• HB 2612 is discriminatory and unconstitutional. Even if HB 2612 were not preempted by federal law and international treaty, it would still raise grave legal and constitutional questions. The bill would permit state government to deny public services to individuals residing in Kansas on the basis of their alienage or national origin, if the state determined that its novel and discriminatory concept of “absorptive capacity” had been met. Such denial of services through the refugee resettlement program, which is largely funded through the federal government, on the basis of national origin and alienage is in clear violation of Title VI of the federal Civil Rights Act. Furthermore, the Refugee Act demands that services for refugees funded by the federal government must be provided without regard to race, religion, nationality, sex, or political opinion. However, HB 2612 does not limit its denial of public services only to those that are directly funded through refugee resettlement programs. Instead, it would permit the denial of virtually any public services to refugees, if the state determines that “absorptive capacity” has been met. Such denial of services based exclusively on the innate, demographic characteristics of alienage or national origin is a textbook example of rank discrimination – the kind prohibited by Title VI of the Civil Rights Act (especially for federally funded program). In addition, courts have found that the Equal Protection Clause of the Fourteenth Amendment to the Constitution protects individuals from discrimination on the basis of alienage and national origin.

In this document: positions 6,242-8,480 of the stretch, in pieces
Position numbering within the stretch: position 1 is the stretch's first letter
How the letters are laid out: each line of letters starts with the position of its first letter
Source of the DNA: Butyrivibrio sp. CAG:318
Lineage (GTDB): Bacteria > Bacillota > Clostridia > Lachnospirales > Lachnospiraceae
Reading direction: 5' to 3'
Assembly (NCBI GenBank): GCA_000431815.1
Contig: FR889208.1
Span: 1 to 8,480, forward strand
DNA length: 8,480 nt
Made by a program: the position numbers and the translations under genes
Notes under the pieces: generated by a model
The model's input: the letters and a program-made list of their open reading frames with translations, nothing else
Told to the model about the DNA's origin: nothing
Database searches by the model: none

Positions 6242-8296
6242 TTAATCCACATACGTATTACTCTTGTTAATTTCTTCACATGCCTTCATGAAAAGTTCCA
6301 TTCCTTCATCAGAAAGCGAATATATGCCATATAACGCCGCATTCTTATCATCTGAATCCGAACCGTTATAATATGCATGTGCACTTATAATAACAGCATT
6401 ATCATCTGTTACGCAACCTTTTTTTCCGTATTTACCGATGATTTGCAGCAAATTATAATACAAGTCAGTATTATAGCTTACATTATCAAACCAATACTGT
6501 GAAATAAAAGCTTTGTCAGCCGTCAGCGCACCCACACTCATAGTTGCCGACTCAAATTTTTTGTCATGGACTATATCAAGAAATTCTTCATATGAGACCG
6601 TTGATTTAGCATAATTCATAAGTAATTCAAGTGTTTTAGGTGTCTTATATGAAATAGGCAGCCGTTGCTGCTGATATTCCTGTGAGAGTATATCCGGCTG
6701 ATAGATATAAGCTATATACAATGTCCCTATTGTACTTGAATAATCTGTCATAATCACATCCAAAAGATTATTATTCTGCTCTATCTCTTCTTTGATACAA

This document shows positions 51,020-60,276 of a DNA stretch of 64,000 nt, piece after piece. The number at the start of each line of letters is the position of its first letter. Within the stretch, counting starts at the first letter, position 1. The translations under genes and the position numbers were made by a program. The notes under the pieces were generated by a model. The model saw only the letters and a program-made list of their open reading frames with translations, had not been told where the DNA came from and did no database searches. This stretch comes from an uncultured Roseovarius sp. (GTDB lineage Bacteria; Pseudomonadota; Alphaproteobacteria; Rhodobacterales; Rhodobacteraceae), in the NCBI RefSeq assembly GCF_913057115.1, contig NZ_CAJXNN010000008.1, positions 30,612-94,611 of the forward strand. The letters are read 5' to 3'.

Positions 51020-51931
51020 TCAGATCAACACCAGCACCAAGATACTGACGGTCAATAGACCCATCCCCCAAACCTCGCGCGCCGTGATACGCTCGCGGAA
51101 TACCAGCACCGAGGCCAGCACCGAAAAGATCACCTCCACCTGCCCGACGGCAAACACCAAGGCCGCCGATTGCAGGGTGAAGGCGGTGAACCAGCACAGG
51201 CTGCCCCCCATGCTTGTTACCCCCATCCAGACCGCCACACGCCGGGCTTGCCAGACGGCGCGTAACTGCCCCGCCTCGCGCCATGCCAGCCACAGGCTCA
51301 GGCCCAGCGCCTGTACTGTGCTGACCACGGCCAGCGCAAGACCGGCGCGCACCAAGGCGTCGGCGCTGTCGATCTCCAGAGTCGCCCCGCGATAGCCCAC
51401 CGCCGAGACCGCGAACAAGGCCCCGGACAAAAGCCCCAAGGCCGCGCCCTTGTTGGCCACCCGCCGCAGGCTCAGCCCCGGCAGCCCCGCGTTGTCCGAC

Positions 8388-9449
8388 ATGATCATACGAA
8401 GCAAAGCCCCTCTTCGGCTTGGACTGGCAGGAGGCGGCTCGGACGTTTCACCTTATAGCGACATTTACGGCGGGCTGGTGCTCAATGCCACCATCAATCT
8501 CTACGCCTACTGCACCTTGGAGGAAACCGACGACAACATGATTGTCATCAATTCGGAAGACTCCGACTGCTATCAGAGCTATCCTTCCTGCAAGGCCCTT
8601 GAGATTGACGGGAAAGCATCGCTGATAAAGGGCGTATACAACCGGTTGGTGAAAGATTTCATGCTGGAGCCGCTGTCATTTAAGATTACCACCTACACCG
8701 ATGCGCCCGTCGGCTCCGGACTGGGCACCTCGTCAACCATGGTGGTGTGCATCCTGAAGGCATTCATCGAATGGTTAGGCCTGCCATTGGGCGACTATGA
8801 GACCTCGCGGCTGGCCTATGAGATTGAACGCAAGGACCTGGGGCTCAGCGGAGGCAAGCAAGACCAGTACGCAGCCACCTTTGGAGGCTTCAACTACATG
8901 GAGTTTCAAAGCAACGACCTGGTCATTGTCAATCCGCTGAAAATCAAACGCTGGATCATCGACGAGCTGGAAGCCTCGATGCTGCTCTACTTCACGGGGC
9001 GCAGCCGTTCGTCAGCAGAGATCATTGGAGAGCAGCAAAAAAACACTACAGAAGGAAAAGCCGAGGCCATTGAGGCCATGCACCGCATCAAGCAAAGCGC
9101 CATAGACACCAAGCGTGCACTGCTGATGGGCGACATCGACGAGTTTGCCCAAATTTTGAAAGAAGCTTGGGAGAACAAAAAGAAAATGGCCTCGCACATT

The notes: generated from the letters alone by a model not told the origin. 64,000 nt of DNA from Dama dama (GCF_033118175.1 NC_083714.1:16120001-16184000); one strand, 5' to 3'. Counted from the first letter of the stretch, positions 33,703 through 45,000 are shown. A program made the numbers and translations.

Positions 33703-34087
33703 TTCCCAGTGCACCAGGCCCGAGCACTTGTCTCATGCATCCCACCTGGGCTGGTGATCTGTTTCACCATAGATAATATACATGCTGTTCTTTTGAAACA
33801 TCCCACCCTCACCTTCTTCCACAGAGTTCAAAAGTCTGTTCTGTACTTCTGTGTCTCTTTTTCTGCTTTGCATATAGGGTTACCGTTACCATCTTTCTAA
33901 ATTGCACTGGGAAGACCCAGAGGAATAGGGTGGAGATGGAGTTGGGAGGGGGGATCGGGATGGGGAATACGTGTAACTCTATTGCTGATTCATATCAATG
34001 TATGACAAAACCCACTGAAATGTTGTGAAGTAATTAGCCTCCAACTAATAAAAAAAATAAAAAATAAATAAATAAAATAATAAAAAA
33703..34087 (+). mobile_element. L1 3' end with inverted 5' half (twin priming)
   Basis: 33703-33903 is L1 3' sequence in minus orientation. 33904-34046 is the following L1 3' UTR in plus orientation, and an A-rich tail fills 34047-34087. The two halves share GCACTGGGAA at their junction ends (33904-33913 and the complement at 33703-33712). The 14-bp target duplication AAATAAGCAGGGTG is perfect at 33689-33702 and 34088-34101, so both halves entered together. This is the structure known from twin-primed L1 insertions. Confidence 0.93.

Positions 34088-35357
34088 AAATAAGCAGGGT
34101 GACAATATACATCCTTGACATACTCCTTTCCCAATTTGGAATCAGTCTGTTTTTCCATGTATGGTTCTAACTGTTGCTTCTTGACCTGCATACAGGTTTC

• Even if adopted, HB 2612 would not stop the resettlement of refugees in Kansas. The right to move about freely is robustly protected by the Constitution, and may not be restricted by government. That right extends to refugees and non-citizens, particularly in light of international treaties to which the United States is a signatory. Even if HB 2612 were adopted, and public services that would aid in refugee resettlement were thereby unconstitutionally and discriminatorily denied, the State of Kansas cannot prevent refugees from choosing to live within the state’s borders.
  • HB 2612 will make Kansas vulnerable to legal challenge. Because the bill is preempted by federal law, likely violates the Equal Protection Clause of the Fourteenth Amendment, and violates Title VI of the Civil Rights Act, HB 2612 will expose the state to a number of legal challenges. 
  • This bill undermines Kansas and American values. Quite aside from the legal and constitutional questions raised by the bill, HB 2612 strikes a blow against Kansas and American values. Our laws—including the Constitution—should represent the values that we hold dear as a state and as a country. HB 2612 proudly asserts a belief that discrimination is acceptable, that freedom for some should be circumscribed, and that hospitality will not be granted to refugees. HB 2612 should be rejected in order to demonstrate that, as Kansans and as Americans, we continue to treasure the values of equality, freedom, and hospitality.

We urge you to oppose HB 2612 on these grounds.


Died in Committee

Bill number

HB 2612